A creative photographer used ancient and mythical rocks as the basis of a 360-degree “stellar flower” image that shows the passage of day into night and the setting of Venus and the Moon.
Dario Giannobile created Twilight in a Flower by amalgamating two well-known landscape photography techniques — timelapse star trails and little planet.
Giannobile tells PetaPixel that as far as he knows, it is a new technique that he is the first to develop which he calls a stellar flower.
“In the star trail, the merging of multiple images into a single frame allows the apparent movement of the stars to be reconstructed during the night, crystallizing the passage of time into a single story where the scenery is normally unchanged,” explains Giannobile.
“In a little planet, however, a 360-degree landscape view is presented by reshaping it into the shape of a small globe. It is formed from the original image through a distortion that, for simplicity, we will call circular.
“This is how the stellar flower came to life from these two fundamental elements: the visualization in a single frame of the passage of time typical of star trails and the 360-degree visualization typical of little planet.”
Creating the Stellar Flower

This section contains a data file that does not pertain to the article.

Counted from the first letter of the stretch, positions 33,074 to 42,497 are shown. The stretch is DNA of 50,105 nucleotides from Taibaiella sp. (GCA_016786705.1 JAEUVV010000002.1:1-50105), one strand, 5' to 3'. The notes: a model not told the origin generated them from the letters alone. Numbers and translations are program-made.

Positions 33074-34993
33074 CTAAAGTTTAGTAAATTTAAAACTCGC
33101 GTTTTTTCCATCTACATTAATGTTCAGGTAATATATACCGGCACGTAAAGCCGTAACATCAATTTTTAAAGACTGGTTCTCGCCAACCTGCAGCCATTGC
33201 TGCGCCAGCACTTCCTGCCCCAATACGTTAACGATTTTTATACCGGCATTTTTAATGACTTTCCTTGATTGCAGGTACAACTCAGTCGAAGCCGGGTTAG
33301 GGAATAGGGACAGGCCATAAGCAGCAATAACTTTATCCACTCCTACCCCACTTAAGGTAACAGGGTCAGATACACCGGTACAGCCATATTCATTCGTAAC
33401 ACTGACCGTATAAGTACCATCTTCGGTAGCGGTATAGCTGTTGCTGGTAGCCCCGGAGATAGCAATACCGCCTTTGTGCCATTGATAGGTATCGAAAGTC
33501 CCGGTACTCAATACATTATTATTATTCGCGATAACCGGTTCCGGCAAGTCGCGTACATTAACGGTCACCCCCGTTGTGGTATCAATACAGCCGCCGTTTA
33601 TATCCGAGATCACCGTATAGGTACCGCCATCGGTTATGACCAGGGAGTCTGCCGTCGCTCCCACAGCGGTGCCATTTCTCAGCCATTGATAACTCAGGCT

Giannobile chose Argimusco’s Rocks in Sicily, Italy as his location. Dubbed the Sicilian Stonehenge, it’s speculated the megaliths were a site for sacred rites or a place for astronomical observations for the people of antiquity.
The landscape, and two rocks in particular, served as the basis for the photographer’s stellar flower image — with the 360-degree technique transforming the rocks into flower petals.
“By recording the passage of time (more or less half an hour) and the transition from twilight to night, it was possible to create a new star flower,” explains Giannobile.
“The image is composed of 16 individual photographs. The rocks of Argimusco have distorted forming a double sequence of petals.
“By combining the almost linear trajectory of the setting of Venus and the Moon with the circular distortion of the image, a sequence is obtained that takes the form of a spiral that winds around itself twice.
“The first rotation is given by Venus, the second by the Moon until it disappears behind the large rock.”
Giannobile used a Canon 6D with a Sigma 24-35mm attached in aperture priority mode. He varied the ISO “in order to maintain a homogeneous exposure and control the exposure times to avoid recording the movement of the stars.”
Image credits: All photos by Dario Giannobile.